Moose Lake Star Gazette - Serving Carlton and Pine Counties Since 1895

By Lois E. Johnson
Moose Lake Star-Gazette 

Snow days forgiven, Barnum discusses leasing a school bus


April 11, 2019

Students in Minnesota schools won’t have to make up any days when the school was closed for cold and snow, Superintendent Dave Bottem told the Barnum School Board at a working meeting on Tuesday, April 2.

“The governor signed a bi-partisan bill forgiving snow days,” he told the board. “We won’t have to make up any days.”

Bottem quoted the cost of leasing a school bus compared to buying a new bus. The cost to lease a bus is $18,583 a year for three years, totaling $55,749, and the cost to purchase a new bus is $93,300. He said that a new bus is needed to replace a bus with an engine problem.

The leased bus would be turned in at the end of the three-year period and a new bus purchased.

“That gives a three-year window,” said Board Chair Paul Coughlin. “I am opposed to leasing more than one bus. That would be more expensive. We have a fairly new fleet otherwise.”

A decision will be made at a later date.

High School Principal Brian Kazmierczak reported he had received a call from one of the tour guides that guided the Barnum choir and band students on their trip to Washington during Spring Break.

“The tour guide said that those kids were one of the best groups that she had ever guided in her 43 years of guiding,” he told the board.

Kazmierczak also said that a grant has been awarded for the class, Introduction to Computer Science, in the fall. Students will be able to take one of two courses, he added.

Elementary Principal Judy Vitito reported that a committee has decided that there will be two sections in fourth grade next year. Dividing other grades into three sections was a priority.

“In first grade, two-thirds of the students fall below the benchmark,” she said. “We need to give them another year with smaller classes sizes to set them up. Sometimes what looks like the right thing to do really isn’t.”

A letter was sent to the families of the third-grade students, and the letter was posted on the school’s website.

She added that veteran teachers have come forward to offer to fill the fourth-grade open position. The position will not be filled by the new teacher that will be hired.

“We talked about how to support those two sections of fourth grade that will be over our target limits (of students per section),” said Vitito. “Paras and other staff can help out.”

Cindy Olson, Executive Director of the Arrowhead Regional Computer Consortium, explained the role of the consortium for its 31 member school districts. The organization provides resources to schools about finance and state requirements for school districts.

“We try to teach school districts how to do things correctly for reports,” she said. “We do a lot of finance training.”

Three representatives of First Net met with the board to describe its services. The company is similar to big companies, such as AT&T, Verizon and so forth, in providing telephone service to non-profits, such as school districts. The benefits of First Net are lower cost and open lines in the event of a crisis, one of the representatives said.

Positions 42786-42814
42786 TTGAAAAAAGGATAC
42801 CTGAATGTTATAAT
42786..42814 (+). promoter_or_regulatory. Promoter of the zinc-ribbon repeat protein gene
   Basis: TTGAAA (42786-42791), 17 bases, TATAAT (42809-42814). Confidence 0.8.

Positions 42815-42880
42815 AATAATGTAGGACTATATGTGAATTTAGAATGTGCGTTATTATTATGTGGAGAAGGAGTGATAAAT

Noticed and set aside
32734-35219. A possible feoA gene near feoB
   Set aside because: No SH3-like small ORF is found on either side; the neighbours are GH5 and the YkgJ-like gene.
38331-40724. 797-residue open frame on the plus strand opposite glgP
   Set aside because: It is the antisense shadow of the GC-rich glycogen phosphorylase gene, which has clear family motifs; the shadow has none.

He explained that, during the events on 9-11-2001, it was difficult to coordinate emergency services because the communication lines were overloaded. Because of that, the First Net Authority was established in 2012.

School districts would have 10 lines per building available, and each of the staff members would have a phone that would put them on the First Net highway, he said. Data devices and hot spots would also be available. School buses would have access for evacuation.

“In a nutshell, the system would be specifically designed for public safety,” the representative said. “The lines would be open for making calls to police, fire and other emergency services.”

Prices for the equipment and system were much lower than conventional phone systems, he added.

“First Net has faster speeds and works where AT&T will not,” he concluded.

Interviews of the six candidates for superintendent will take place on April 9, 10 and 11, it was stated. The interviews will be held in the Choir Room and will be open to the public.

Bottem reported that Dave Duesler, the Athletic Director, was able to obtain 12 flags to fit on the light poles of the school.

He also suggested that a LED sign be installed on the school sign by the high school. The cost was estimated at $15,000.

“The sign we have now is analog,” he said. “With an LED sign, the colors on the sign can be changed. It is worth taking a look at.”

Coughlin asked Bottem to get prices.

Duesler had good news to share with the board. He said that, due to declining enrollment, Barnum is now a single-A school instead of a double-A.

“That’s good news in the sports world,” he told the board.

One of the board members asked if there could be a meeting to discuss the duties of the coaches for spring sports. Coughlin said that a committee will be set up at the next monthly meeting.

After the meeting was adjourned, board members visited the high school office where a new circular sign mounted to the wall welcomes students and visitors to Barnum High School. A design was cut into a heavy metal disk by Seniors Brandon Nelson and Cody Johnson, it was said.

The monthly meeting of the board will be held on Tuesday, April 16, at 6:30 p.m.


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